Leading the unleadable How to manage mavericks, cynics, divas and other difficult people

Alan Willett

Book - 2017

Difficult people are the worst part of a manager's job. Willett teaches you a straight forward process that gently, yet effectively, improves behaviors by revealing a core truth: most people actually want to contribute results, not cause headaches. What sets great managers apart is how they turn their problem players into productive team players.

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Subjects
Published
New York, NY : AMACOM [2017]
Language
English
Item Description
Includes index.
Physical Description
xiv, 225 pages ; 23 cm
ISBN
9780814437605
0814437605
Main Author
Alan Willett (author)
Review by Booklist Reviews

One of the hallmarks of great leadership is mind-set—or, quite simply, the ability to power through problems and issues and work with them as opportunities. Consultant Willett teaches us how as he first defines what constitutes excellent leadership and then goes through to provide diagnoses, actions, and follow-ups to remedy people problems, all with an eye to improvement and success. It's a logical organizational design and learning approach, supported by a few realistic case studies and some very practical advice. A few examples: start with the belief that everyone has good intentions. Accept reality, but do not let it define you. Treat trouble as information-rich data. Every chapter concludes with reflection points, a summary of key concepts for readers with time constraints. And charts scattered throughout aid in decision making, especially for issue-prone questions like firing/retaining an employee. Positive, and appropriate enough for new and seasoned managers to use as a guide to the divas around us. Copyright 2016 Booklist Reviews.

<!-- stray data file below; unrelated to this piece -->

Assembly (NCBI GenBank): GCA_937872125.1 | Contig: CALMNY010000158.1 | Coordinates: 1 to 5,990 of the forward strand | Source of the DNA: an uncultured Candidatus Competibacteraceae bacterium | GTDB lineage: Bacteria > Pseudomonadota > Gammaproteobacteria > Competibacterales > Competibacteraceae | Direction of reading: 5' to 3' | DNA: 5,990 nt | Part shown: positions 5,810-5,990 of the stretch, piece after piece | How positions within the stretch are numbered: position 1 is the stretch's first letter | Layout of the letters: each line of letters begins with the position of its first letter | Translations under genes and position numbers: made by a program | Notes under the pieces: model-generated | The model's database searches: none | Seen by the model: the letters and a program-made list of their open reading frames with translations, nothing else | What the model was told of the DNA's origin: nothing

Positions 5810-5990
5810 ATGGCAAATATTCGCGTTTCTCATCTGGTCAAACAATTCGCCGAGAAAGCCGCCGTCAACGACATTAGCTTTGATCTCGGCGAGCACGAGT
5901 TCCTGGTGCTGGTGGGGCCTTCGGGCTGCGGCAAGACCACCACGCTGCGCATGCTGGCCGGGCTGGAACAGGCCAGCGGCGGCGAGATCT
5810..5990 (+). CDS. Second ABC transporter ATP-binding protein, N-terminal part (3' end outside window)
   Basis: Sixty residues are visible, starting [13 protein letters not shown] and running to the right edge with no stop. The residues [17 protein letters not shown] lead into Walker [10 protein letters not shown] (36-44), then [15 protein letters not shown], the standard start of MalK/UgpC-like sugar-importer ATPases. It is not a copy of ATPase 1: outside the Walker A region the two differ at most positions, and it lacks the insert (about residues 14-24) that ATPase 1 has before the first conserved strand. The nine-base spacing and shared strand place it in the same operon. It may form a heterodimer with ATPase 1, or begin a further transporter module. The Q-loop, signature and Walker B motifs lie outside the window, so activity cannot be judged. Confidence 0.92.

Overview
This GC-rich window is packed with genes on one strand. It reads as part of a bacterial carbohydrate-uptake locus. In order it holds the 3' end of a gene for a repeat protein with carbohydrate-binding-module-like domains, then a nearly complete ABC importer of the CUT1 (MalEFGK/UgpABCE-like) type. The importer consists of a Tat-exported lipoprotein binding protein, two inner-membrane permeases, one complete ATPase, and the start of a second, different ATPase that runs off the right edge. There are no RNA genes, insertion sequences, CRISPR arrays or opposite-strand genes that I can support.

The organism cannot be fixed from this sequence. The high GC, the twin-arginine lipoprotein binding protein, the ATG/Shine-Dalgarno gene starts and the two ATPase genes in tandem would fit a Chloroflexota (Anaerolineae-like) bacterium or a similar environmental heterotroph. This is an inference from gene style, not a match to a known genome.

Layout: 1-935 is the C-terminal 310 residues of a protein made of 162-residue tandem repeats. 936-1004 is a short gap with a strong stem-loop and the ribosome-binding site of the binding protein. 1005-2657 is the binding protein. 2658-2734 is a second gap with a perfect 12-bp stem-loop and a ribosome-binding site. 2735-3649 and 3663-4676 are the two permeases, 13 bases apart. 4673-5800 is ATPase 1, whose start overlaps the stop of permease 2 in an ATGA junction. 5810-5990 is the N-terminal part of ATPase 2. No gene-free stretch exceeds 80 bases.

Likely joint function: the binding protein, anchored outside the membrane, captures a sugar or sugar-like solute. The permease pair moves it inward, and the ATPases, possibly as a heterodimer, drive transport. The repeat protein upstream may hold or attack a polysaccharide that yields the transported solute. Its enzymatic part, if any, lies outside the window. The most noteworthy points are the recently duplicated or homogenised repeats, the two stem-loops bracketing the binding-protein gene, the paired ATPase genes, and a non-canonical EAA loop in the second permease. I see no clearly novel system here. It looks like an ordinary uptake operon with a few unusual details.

Review by Publishers Weekly Reviews

How can business managers deal with difficult employees and difficult teams? Largely by listening and coaching, explains Willett, president of the consulting firm Oxseeker, in this thin, familiar guide. According to him, leaders need to approach people problems proactively and without fear—exactly what most of them don't do. Citing a track record that includes work with hundreds of leaders, Willett takes a highly communication-based approach, walking readers through various issues. These include the difficulties of leading, "accept the call of exceptional leadership," cultivating the right mindset, identifying trouble (and troublemakers), keeping employees performing, fixing problems before they arise, nurturing talent, and answering the toughest question of all: can these trouble employees be helped, or is it better to simply give up and let them go? The breakdown of different kinds of troubled teams—incompetent, reactive, divided, etc.—may be helpful to readers trying to diagnose a problem. However, the tips for how to sense trouble in the first place (e.g., "talk to people") and set performance expectations ("do things right from the beginning") are too obvious, and too clunkily presented, to be the salvation of the floundering business leader. Agent: John T. Willig, Literary Services. (Nov.) [Page ]. Copyright 2016 PWxyz LLC